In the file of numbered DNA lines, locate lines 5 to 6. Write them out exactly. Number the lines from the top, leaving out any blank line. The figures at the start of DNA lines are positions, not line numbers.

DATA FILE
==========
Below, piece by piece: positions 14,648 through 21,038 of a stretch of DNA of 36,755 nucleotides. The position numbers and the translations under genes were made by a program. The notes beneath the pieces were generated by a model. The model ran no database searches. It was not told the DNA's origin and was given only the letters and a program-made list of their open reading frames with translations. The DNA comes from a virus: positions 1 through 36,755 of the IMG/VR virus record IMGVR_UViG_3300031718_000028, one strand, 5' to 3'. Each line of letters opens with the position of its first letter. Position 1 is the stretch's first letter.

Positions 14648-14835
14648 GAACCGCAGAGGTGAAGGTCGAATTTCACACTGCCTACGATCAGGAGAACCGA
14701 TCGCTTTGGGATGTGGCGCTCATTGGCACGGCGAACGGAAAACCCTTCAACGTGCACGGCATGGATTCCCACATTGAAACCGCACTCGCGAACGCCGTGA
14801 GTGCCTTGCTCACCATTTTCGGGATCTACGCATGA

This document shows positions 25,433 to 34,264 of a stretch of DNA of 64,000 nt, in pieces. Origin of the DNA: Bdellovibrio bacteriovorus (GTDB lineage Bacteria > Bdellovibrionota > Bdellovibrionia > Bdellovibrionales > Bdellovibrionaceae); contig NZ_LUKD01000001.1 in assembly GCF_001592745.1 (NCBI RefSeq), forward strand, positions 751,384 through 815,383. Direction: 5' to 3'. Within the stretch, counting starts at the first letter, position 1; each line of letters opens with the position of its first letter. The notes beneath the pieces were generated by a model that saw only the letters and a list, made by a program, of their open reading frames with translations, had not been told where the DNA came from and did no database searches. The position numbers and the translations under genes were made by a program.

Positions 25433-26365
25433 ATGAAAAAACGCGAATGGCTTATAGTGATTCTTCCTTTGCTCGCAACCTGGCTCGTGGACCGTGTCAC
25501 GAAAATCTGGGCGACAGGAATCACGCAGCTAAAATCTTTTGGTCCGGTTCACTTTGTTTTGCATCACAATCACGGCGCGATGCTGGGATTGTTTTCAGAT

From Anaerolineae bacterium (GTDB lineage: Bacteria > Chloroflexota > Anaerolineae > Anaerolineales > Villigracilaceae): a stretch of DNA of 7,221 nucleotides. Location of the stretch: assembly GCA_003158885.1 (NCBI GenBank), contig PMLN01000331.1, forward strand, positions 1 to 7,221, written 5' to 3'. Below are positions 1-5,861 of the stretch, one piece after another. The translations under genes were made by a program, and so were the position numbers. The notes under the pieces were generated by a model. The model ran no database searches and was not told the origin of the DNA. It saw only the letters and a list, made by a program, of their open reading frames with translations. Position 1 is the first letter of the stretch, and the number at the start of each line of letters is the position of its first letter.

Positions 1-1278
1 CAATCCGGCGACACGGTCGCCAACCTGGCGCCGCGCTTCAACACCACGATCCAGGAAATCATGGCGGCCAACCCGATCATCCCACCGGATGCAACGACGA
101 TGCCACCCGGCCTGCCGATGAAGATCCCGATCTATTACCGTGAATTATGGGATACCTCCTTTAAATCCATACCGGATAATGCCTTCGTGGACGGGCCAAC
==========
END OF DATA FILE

14801 GTGCCTTGCTCACCATTTTCGGGATCTACGCATGA

This document shows positions 25,433 to 34,264 of a stretch of DNA of 64,000 nt, in pieces. Origin of the DNA: Bdellovibrio bacteriovorus (GTDB lineage Bacteria > Bdellovibrionota > Bdellovibrionia > Bdellovibrionales > Bdellovibrionaceae); contig NZ_LUKD01000001.1 in assembly GCF_001592745.1 (NCBI RefSeq), forward strand, positions 751,384 through 815,383. Direction: 5' to 3'. Within the stretch, counting starts at the first letter, position 1; each line of letters opens with the position of its first letter. The notes beneath the pieces were generated by a model that saw only the letters and a list, made by a program, of their open reading frames with translations, had not been told where the DNA came from and did no database searches. The position numbers and the translations under genes were made by a program.